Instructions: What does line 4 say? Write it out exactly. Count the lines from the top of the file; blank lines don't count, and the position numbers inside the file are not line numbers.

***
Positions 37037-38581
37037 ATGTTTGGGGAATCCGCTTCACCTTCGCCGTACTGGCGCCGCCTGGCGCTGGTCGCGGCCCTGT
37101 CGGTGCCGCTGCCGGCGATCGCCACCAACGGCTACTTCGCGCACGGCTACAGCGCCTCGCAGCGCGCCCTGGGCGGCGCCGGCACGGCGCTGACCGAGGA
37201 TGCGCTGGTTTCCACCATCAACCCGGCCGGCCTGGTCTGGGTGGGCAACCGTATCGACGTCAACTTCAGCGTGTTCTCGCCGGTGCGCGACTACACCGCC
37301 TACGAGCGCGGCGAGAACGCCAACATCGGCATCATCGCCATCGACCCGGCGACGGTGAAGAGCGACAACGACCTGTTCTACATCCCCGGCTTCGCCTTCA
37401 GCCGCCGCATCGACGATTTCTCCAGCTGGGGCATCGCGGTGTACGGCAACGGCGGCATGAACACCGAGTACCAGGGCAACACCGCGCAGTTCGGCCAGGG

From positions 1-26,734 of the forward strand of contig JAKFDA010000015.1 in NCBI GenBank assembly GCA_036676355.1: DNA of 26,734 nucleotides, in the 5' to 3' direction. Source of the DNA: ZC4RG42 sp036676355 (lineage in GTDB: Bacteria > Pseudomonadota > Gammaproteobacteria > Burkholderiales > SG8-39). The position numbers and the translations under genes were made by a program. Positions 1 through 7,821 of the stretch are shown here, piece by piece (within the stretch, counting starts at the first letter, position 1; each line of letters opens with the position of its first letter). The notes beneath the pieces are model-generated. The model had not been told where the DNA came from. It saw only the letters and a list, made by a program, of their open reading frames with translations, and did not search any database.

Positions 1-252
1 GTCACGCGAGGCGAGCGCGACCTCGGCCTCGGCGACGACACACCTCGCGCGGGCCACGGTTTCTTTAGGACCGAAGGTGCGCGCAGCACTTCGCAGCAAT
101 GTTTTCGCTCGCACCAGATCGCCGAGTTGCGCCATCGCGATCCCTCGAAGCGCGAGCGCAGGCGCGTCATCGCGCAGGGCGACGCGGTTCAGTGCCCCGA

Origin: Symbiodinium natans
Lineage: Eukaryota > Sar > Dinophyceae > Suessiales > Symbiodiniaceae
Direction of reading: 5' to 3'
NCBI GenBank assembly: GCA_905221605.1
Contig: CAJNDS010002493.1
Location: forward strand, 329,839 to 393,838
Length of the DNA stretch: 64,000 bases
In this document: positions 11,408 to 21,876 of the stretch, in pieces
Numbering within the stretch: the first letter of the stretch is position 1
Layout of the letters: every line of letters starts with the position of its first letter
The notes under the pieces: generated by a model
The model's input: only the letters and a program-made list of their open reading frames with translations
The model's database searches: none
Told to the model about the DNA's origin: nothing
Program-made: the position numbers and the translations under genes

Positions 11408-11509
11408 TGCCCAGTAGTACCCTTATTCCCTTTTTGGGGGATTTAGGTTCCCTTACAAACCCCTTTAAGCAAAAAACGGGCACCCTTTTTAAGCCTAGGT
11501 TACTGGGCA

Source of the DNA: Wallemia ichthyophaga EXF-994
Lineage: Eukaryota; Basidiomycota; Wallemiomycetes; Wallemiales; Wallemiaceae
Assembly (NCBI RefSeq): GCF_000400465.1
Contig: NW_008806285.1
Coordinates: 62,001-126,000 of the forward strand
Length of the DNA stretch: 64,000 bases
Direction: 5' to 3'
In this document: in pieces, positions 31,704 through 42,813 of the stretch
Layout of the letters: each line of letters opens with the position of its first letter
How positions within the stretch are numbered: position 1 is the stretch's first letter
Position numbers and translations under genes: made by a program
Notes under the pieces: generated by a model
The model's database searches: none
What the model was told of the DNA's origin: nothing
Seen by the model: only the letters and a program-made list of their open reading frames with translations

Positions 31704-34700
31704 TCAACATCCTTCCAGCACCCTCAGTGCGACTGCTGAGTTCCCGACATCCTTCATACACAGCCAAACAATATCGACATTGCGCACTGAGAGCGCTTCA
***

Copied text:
37201 TGCGCTGGTTTCCACCATCAACCCGGCCGGCCTGGTCTGGGTGGGCAACCGTATCGACGTCAACTTCAGCGTGTTCTCGCCGGTGCGCGACTACACCGCC